It's an event that runs weekly for 5-8 year olds, teaching them how to code and work with electronics - I was blown away by what I saw!

The sessions run for an hour and a half at Wellington House and give the kids access to Raspberry Pi's on which they can create their own software programs using HTML, CSS, Scratch and straight up Python code. They can also use electronic components on breadboards to read sensors, process their data and affect buzzers, LED's and the likes, courtesy of CamJam Edu Kits.

It's all part of the wider Code Club UK initiative - a nationwide network of volunteers and educators who run free coding clubs. Attendance provides access to what is essentially a curriculum running from entry level to more advanced topics and projects.

The level of skill in such a young room, I have to say was outstanding! I watched as one lad got stuck with a particular piece of code and so started disecting other tutorial examples to see if he could work out his own solution to the problem. He then turned to Google before eventually getting through it. His approach was spot on and to see that from someone so young was just superb.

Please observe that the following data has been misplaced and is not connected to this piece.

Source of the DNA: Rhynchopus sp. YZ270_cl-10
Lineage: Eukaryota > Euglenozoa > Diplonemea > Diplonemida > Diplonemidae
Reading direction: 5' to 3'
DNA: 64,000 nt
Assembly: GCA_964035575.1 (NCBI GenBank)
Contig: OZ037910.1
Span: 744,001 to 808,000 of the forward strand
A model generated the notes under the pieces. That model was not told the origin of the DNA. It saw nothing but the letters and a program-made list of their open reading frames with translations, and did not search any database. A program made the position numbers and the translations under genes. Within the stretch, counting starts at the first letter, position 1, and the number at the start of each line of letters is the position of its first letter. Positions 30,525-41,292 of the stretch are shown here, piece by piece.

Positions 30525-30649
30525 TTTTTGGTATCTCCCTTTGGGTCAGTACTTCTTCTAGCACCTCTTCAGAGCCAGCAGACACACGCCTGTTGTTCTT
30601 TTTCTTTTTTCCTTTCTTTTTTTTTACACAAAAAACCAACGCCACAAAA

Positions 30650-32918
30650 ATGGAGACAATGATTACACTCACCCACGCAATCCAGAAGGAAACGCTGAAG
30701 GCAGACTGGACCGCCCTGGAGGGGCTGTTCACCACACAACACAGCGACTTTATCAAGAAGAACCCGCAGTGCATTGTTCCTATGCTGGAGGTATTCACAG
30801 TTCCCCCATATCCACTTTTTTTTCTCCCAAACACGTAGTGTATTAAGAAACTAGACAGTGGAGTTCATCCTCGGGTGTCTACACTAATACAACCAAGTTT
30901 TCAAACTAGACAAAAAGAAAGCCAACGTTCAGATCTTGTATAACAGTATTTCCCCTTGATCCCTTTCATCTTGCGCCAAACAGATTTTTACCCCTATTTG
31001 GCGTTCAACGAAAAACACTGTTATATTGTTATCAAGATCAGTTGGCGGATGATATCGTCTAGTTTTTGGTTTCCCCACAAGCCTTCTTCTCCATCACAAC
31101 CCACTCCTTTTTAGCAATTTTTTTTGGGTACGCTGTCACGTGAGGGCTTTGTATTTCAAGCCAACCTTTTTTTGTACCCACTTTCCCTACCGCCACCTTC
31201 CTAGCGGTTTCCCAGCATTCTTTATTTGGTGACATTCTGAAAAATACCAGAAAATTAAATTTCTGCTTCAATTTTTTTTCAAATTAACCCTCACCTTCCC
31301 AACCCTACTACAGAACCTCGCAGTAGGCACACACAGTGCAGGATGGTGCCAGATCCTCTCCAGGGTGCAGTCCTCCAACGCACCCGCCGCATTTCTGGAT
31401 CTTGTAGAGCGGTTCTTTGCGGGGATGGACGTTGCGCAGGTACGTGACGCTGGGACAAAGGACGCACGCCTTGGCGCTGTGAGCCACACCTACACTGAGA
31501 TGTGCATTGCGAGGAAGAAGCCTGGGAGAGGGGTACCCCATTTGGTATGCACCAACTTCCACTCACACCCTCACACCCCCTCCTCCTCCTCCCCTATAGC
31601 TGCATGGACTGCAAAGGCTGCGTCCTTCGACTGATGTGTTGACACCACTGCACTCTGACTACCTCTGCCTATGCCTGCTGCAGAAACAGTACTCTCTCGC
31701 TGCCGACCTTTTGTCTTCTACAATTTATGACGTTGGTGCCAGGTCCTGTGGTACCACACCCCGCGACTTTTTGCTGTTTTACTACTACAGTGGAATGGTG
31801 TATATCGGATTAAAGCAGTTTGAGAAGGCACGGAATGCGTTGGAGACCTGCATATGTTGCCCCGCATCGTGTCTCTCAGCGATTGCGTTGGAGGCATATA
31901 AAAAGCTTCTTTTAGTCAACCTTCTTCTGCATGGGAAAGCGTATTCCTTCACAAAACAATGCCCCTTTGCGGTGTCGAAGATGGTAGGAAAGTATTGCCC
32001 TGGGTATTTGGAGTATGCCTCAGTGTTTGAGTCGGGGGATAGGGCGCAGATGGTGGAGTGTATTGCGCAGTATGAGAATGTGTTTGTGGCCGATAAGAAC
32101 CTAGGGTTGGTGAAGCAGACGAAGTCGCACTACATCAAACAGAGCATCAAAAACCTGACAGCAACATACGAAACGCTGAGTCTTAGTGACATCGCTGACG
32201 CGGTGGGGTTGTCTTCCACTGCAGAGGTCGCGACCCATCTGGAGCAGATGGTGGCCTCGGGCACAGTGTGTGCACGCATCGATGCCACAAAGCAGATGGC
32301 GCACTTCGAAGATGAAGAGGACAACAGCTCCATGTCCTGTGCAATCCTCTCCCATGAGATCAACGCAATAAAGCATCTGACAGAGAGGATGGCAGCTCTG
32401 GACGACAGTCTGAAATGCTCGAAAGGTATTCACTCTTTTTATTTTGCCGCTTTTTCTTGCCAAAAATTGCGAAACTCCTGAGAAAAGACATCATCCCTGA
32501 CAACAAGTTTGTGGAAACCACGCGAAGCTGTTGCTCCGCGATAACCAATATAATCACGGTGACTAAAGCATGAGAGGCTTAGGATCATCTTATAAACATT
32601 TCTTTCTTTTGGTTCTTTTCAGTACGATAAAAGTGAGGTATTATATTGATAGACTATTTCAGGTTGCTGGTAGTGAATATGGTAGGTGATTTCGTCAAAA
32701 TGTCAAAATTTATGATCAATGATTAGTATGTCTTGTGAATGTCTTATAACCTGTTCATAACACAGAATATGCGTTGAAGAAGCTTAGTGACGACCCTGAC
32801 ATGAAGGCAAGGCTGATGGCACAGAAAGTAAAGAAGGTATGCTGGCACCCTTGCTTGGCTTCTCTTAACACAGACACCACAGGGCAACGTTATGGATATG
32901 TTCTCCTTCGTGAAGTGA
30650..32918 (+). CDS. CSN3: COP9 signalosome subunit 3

I originally went along to see how what they do in that club mirrors our own efforts with the new innovation group and there were striking similarities between the two (aside from the age of our youthful skunkworks membership of course). If nothing else, there was a talent pool in that room that's one to watch for the future. On a very real level, it may even be possible for the Skunkworks to share actual work with them - real world problems needing solutions, that they could solve.

I've said I'll keep in touch with the volunteer organisers about the work we're doing and I'd certainly like to make sure the Code Club is featured in next years Barnsley Future Festival (more on that later).

Sometimes, it's beneficial to step out of the day job and just take a look around. This was definitely one of those occassions.